Reviewed by: BigAl
Approximate word count: 10-15,000 words
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“Originally from Maryland, Artie Van Why moved to New York City in November of 1977 to pursue an acting career; albeit a slightly successful one.
Artie left show business in 1988 to enter the corporate world; as a word processor. He worked for the same law firm in midtown Manhattan for thirteen years. In June of 2001, his firm moved to other quarters downtown, across from the World Trade Center. Artie was at work the morning of September 11th, and witnessed the horror of that day from the streets.”
“We all have our stories to tell of where we were the morning of September 11, 2001. This is one of them. In That Day In September, Artie Van Why gives an eyewitness account of that fateful morning. From the moment he heard ‘a loud boom’ in his office across from the World Trade Center, to stepping out onto the street, Artie vividly transports the reader back to the day that changed our lives and our country forever.”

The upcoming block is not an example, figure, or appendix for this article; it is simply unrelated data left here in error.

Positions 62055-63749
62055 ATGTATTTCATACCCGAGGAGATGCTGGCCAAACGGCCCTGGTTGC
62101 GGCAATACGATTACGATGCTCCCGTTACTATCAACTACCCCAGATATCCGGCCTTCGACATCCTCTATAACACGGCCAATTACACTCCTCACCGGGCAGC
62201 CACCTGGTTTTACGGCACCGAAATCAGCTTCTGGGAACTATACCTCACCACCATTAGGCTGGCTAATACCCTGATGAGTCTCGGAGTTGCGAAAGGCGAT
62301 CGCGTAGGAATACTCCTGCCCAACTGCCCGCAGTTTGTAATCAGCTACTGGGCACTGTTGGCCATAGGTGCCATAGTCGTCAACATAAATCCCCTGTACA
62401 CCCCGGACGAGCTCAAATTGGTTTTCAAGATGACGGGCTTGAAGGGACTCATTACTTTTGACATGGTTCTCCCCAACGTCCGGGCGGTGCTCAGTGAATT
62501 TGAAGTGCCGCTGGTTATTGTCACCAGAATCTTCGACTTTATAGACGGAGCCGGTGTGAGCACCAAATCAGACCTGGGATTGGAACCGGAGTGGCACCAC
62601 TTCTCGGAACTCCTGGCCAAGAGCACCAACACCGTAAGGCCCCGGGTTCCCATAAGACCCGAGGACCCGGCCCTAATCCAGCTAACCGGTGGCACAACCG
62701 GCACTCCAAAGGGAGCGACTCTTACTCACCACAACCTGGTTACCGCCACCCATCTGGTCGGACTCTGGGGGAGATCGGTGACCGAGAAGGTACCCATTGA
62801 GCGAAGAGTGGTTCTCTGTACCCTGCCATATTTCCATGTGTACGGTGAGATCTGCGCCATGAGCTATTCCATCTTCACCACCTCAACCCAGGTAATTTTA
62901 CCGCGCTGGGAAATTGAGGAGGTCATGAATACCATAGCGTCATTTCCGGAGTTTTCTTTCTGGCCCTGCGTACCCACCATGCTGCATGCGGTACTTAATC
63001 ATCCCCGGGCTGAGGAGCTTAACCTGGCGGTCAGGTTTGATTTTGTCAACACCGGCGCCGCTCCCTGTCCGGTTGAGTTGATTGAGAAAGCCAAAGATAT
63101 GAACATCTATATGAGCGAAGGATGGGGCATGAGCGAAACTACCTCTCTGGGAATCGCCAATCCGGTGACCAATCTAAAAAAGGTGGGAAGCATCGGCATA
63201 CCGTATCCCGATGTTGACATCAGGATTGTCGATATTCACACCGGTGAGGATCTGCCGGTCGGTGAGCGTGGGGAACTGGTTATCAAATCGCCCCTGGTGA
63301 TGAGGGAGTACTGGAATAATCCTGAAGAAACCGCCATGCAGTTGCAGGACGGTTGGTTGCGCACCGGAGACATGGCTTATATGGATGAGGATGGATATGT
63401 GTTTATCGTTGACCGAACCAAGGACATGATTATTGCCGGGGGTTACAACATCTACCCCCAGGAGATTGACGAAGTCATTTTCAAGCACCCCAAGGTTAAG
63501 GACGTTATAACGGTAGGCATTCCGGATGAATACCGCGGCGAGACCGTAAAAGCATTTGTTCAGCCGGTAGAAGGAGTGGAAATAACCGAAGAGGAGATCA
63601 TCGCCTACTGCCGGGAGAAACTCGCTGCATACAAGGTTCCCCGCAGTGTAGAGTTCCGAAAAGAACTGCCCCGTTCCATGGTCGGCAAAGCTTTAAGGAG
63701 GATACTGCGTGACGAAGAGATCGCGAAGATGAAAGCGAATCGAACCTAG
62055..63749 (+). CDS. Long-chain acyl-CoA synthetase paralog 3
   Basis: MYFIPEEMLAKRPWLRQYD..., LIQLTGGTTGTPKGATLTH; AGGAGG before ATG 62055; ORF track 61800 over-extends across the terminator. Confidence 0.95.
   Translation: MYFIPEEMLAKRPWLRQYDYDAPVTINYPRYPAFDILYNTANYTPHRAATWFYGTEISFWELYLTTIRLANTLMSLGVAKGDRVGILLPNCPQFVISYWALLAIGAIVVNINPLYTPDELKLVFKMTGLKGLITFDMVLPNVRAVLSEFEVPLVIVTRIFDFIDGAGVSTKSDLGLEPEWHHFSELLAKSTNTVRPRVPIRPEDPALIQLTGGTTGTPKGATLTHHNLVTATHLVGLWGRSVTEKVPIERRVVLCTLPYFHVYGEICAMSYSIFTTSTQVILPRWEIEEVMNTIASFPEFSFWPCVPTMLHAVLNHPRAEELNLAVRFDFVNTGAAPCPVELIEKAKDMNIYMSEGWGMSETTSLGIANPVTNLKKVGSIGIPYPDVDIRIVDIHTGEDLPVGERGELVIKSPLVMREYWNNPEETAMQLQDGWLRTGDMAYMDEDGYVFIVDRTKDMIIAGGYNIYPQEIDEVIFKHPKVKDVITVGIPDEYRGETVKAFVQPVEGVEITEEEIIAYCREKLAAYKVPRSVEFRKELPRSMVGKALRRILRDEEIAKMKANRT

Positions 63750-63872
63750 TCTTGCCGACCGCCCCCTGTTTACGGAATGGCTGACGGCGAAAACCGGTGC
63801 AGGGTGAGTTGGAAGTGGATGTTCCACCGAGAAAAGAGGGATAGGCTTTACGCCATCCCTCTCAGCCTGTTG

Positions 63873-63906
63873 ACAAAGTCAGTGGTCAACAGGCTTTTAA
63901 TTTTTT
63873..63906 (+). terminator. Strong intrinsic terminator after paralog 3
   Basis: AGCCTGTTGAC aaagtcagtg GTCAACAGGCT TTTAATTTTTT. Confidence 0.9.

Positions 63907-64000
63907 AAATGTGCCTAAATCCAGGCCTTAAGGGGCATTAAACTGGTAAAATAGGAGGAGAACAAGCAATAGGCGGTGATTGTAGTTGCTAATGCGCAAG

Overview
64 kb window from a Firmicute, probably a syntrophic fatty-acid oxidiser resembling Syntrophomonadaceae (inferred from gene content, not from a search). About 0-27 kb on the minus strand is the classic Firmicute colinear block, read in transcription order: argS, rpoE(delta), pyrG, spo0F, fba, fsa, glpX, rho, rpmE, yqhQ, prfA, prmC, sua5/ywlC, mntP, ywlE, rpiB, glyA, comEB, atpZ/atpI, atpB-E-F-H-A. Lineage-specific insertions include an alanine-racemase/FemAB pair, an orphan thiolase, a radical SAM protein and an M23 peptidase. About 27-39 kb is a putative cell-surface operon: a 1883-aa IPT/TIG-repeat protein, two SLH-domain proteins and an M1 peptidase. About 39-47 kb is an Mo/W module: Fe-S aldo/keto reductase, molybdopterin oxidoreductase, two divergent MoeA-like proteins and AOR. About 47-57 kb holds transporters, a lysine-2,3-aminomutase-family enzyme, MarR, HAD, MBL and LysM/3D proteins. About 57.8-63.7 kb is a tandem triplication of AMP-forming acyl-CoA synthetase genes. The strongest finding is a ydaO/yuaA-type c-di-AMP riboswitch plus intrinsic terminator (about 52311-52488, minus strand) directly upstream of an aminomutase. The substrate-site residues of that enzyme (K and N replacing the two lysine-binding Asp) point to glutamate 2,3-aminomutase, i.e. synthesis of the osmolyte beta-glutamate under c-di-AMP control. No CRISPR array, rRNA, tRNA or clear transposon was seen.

There are certain events that serve as cultural landmarks for people of a particular country and generation. Those things, like where you were when you heard about the assassination of John F. Kennedy or John Lennon, stick in our collective minds like few others. The events of September 11, 2001 are one of those. Van Why explains his reason for writing this short memoir as, “The one thing I can do now is to continue to tell my story…to help keep the memory of that day alive.”
By comparing notes about what these events mean to us and how it has changed us, we learn about our fellow man, and possibly help put these events in perspective for ourselves. Van Why’s memoir, first produced as a play, and later revamped into this memoir, is an excellent addition to this conversation, as it looks at his life up to that time, his experiences on 9/11, the aftermath, and how it has changed him.
No significant issues.
Rating: **** Four stars